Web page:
Côte d'Ivoire: 'Justice has to be done'
The world’s top war-crimes prosecutor said forces loyal to ousted Côte d’Ivoire leader Laurent Gbagbo as well as those backing his rival, Alassane Ouattara, committed war crimes in the post-election violence.
Former president Gbagbo refused to cede power to Ouattara following a November 28 election, triggering months of violence and economic havoc in the world’s top cocoa-producing country before Gbagbo was captured in April in Abidjan.
After lodging a request with International Criminal Court (ICC) judges on Thursday for approval to start an investigation, prosecutor Luis Moreno-Ocampo said at least 3 000 people were killed and 520 people were arbitrarily detained in the violence.
There were more than 100 reported cases of rape and the number of unreported cases could be much higher, he added.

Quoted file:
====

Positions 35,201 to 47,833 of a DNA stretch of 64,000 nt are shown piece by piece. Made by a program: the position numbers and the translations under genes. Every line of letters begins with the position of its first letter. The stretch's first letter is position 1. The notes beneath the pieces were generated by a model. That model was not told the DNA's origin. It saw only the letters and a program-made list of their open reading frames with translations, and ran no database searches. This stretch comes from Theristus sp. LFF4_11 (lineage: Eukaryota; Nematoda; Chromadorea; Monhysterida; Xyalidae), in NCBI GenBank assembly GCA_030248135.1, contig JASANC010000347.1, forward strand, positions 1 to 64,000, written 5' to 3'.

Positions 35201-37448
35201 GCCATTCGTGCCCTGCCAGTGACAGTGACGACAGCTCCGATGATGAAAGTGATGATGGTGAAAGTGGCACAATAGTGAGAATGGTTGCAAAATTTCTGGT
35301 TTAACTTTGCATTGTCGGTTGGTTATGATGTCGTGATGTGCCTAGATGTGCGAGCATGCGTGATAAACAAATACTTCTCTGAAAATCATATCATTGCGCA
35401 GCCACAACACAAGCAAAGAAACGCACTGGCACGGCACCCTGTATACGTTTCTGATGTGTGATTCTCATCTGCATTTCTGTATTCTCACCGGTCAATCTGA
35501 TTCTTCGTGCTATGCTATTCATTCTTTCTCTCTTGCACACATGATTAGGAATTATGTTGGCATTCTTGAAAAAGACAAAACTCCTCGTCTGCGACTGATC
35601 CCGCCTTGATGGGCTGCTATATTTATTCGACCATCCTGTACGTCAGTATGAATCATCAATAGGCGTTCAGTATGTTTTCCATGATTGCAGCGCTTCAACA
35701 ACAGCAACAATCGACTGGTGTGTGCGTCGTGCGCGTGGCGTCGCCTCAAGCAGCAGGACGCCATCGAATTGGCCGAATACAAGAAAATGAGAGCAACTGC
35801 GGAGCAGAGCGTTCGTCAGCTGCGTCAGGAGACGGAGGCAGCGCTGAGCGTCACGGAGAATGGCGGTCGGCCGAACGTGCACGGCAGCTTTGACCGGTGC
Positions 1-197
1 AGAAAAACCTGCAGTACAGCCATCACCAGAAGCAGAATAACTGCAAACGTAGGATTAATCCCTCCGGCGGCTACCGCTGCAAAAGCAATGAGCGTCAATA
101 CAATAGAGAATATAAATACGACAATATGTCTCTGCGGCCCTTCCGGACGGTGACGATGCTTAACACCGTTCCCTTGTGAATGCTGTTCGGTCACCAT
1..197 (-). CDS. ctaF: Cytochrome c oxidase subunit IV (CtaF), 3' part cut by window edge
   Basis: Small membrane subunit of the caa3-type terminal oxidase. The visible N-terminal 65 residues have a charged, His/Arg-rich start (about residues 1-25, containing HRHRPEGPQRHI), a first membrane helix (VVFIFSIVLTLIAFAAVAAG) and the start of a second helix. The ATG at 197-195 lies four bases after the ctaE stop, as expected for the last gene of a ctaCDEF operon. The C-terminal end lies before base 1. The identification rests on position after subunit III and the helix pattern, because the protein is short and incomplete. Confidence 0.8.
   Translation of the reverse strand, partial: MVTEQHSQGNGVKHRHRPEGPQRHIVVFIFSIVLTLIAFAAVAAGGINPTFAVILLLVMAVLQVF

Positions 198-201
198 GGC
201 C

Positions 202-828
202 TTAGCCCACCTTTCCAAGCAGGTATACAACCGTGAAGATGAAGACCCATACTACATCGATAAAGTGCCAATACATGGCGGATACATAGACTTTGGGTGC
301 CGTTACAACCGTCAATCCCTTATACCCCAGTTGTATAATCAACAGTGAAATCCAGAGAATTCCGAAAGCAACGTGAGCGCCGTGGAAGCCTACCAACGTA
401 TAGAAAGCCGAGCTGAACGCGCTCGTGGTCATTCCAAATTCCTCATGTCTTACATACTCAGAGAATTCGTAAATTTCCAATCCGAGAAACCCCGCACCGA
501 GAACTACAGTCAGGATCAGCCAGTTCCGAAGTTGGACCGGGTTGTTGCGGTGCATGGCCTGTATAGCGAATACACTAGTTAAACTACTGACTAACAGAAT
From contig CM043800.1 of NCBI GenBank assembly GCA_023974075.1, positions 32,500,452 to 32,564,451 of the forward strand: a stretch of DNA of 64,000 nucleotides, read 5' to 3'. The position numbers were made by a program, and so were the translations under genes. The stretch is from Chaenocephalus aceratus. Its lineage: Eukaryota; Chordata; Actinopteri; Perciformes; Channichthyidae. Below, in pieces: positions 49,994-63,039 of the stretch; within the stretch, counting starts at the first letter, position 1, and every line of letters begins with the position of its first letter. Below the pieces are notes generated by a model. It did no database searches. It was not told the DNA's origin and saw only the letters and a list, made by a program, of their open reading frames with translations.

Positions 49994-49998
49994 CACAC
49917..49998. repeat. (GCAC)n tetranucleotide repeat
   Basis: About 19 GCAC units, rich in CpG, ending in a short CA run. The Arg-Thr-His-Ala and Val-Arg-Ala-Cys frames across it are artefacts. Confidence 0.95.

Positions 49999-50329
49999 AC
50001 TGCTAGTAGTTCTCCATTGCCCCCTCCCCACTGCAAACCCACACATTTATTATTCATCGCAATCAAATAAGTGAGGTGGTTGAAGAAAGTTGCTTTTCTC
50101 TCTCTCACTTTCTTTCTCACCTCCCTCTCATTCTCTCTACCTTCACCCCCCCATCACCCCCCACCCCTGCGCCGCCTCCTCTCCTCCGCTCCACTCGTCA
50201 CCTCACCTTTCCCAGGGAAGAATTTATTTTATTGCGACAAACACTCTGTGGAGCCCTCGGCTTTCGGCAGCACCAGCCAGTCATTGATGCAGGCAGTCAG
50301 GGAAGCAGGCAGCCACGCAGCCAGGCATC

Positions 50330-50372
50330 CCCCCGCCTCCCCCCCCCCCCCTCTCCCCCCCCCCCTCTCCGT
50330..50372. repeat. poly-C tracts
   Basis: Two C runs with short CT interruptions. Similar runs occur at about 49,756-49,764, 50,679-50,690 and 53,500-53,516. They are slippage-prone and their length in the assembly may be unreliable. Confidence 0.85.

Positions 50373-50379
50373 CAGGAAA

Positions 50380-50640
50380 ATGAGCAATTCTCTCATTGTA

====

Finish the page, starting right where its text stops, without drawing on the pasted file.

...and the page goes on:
‘Violence and suffering
Moreno-Ocampo, who will send a team to assess the security situation in Côte d’Ivoire on Monday and to plan for his investigation, said it was not yet clear who was the most responsible for the crimes.
“We have to collect the evidence to define who gave the orders to commit the crimes,” Moreno-Ocampo said. “After all the violence and suffering in Côte d’Ivoire, justice has to be done.”
If authorised to open a probe, this would be Moreno-Ocampo’s seventh formal investigation; all of them are in Africa.
The prosecutor said evidence indicated pro-Gbagbo forces allegedly committed crimes against humanity by killing civilians who challenged his decision to stay in power.
He said once the armed conflict started, both pro-Gbagbo forces and pro-Ouattara forces allegedly committed war crimes.
Although the Côte d’Ivoire is not one of the member countries covered by the ICC, the world’s first permanent war-crimes court, it has accepted the jurisdiction of the court and Ouattara wrote to Moreno-Ocampo in May asking the ICC to investigate reported abuses.—Reuters.